This post is a long time coming but let’s get straight into it. A little bird told me social media is a bit of a thing here and blogging is in context, well, with my new role. I’m good to go and so, my dearest followers, you’re going to have to let a girl live and it helps that your all super intelligent. 😎
Asides from settling in, finding my feet & getting familiar with “careem” (a taxi app), I’ve been busy. As with any visit in my case relocating, you’re going to experience ‘culture shock.’ Waiting, is one of them and it could be a taxi or takeaway, just blame the traffic. A frequent traveller to Sharjah, told me he arrives one hour before his appointments after he was told “I’m on my way.”
The scenery makes up for it however.
It think it was my second week in the UAE, when a colleague had told me we had been here for two weeks. It’s almost been a month now and I’m telling you, it feels like a year. A year, yet in slow-motion. So much has happened! From learning how to count to 10 in Arabic, a bumpy taxi ride and trying an Iraqi burger in Sharjah, for the first time. With my initial training based here, I’ve had time to look around.
If you’re a bargain hunter, a window shopper or fancy the finer things in life, you’ll find it all in the Emirates. From Abu Dhabi Mall, to Sharjah’s own & the City Centre, to Gold Souk in Dubai, you won’t miss a thing. Whatever your taste-buds, you’ll find an eatery to match it so go ahead and explore. The atmosphere is laid back and the lifestyle here is relaxed. Besides the sometimes manic-ness that comes with most market place’s, you can take your pick if you want to unwind.
The Edge of Dubai
I can access my work location whilst being in the main hub, Dubai. In terms of differences, I’d say the two Emirates are similar, other than demographics which, depends on the area. There is a large Indian population in Sharjah, as with the Filipino community. The same can be said with Dubai, likewise many nations from the western world and the African continent, live/work here too. The emirates in general is so multicultural there is no one-ethnic group, which makes it so diverse.
Arabic culture and traditions encompass many forms including; spirituality, history, storytelling, family and so on. Hospitality plays an integral part, and Arabic coffee is very traditional here. If you are offered coffee or food, be open to receive it and not with your left hand. Likewise, a better way of saying no, is highly regarded too. There are many other traditions and ‘way of life’ that is important in Arabic culture; family & honour going hand in hand. I gained a lot of insight at the cultural event, which was hosted during my induction. Overall, there are elements of Arabic culture that are very similar to African culture.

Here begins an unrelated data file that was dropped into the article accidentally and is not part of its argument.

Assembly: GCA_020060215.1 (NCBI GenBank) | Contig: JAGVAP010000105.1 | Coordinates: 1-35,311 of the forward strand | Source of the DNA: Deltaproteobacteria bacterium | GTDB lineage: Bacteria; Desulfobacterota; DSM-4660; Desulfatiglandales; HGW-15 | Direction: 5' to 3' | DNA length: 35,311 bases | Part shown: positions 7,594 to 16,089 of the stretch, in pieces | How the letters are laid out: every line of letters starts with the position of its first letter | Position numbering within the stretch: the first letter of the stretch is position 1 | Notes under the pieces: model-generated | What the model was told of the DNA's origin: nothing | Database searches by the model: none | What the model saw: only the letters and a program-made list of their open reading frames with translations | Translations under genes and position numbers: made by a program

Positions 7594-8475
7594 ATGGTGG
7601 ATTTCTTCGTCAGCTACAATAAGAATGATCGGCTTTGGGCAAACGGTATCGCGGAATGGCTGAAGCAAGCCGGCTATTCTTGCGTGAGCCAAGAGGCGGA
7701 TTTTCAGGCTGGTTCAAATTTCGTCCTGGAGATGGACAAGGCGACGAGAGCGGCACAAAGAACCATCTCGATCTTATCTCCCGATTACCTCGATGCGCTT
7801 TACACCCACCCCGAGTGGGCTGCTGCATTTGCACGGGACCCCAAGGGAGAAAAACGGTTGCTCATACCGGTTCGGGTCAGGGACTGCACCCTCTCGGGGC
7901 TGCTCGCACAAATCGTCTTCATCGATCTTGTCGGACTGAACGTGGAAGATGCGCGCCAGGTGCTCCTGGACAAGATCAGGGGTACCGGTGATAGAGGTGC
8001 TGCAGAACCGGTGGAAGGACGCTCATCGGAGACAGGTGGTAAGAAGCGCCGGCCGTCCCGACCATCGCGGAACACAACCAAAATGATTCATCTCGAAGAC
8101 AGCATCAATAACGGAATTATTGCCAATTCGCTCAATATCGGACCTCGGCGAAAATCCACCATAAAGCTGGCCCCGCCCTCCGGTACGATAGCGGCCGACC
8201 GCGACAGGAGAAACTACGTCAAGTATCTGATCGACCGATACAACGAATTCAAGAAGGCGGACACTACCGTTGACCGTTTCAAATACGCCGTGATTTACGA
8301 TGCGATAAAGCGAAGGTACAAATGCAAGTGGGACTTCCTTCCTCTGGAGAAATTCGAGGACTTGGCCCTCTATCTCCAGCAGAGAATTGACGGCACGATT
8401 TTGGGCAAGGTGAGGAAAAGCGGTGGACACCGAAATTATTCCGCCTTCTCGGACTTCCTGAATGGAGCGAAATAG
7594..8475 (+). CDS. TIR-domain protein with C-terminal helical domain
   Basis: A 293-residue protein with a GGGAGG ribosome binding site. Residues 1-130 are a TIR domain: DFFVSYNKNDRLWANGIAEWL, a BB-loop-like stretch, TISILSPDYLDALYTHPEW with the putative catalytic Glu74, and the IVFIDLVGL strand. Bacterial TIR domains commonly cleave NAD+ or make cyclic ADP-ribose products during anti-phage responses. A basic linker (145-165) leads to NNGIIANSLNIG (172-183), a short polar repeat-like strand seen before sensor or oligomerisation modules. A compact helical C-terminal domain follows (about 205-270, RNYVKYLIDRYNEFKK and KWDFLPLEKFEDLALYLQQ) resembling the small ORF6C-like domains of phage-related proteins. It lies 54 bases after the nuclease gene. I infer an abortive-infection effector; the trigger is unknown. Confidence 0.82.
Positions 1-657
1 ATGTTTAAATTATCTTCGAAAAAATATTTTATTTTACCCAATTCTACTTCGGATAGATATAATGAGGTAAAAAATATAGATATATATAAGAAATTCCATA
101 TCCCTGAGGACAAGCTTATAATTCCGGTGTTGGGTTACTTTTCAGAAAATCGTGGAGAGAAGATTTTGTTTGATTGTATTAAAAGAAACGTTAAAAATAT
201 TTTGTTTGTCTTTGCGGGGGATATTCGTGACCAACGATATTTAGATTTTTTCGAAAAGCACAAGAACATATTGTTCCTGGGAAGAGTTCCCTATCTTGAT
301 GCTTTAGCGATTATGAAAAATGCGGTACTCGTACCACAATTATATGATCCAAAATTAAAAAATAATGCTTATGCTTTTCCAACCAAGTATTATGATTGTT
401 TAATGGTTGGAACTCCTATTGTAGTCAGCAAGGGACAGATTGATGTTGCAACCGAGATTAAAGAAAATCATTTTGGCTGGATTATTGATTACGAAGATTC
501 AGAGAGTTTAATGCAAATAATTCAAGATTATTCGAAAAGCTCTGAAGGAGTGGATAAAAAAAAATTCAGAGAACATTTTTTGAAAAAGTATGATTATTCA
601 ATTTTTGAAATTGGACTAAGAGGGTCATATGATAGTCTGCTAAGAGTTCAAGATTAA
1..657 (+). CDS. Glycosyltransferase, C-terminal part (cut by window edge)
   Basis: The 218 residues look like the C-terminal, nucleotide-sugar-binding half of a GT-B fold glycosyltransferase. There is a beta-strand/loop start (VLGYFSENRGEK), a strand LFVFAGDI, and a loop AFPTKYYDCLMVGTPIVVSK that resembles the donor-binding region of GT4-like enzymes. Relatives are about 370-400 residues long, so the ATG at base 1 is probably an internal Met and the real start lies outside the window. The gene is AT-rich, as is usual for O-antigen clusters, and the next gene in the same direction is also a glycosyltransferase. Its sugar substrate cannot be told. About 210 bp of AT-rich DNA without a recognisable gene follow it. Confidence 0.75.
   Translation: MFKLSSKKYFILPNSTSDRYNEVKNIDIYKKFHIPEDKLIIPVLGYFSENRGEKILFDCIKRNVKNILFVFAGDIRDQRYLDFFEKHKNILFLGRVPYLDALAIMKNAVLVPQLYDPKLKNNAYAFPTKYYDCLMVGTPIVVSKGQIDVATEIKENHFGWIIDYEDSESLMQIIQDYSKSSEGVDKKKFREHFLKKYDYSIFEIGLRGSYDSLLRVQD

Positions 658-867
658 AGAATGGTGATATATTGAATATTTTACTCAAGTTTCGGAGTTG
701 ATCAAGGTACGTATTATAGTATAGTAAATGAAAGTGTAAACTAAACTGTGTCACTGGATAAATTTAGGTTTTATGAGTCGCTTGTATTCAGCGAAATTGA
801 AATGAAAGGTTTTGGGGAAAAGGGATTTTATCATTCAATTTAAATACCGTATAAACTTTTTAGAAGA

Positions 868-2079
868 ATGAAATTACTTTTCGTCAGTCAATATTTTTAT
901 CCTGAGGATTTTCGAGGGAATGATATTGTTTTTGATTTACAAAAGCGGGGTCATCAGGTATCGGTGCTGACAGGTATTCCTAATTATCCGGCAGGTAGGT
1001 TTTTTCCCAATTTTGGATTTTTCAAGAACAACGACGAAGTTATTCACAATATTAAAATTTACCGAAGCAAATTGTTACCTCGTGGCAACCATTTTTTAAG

My first Henna
The common greeting here is “Assalamu ‘Alaikum” (Peace be unto you), (as with the Muslim world) and when Muslims gather and so on. However, you can be from another faith and greet a Muslim this way. Bearing in mind, “Good Afternoon” works well too, using both as an icebreaker. “Hello,” is okay if anything by default, you can always rely on your instinct.
Smiling always gets me through.
Even if your week is running smoothly & efficiently as possible, be prepared for things to go left. Call it the “unplanned” and when you’re in far & distant lands…home isn’t looking so bad. It’s okay, and a normal phase to go through but it is also okay, to not worry about what anyone else will think should anything change. Trust the process but don’t forget, trust your instincts too😎.
It’s important I allow myself to express the different stages of emotions, I am going to feel. If this applies to you, allow yourself to go through it too its unavoidable regardless. After all, moving abroad or just relocating is a big deal and life-changing, in itself.
I’m not talking about traffic or even waiting for anyone. There’s an art to keeping still, at some point. You want things to fall into place and you want it to stay there. It’ll all make sense in the end but if there weren’t any road signs well, we’ll all be at square one.
No matter how big or how small, be grateful.
Till next time!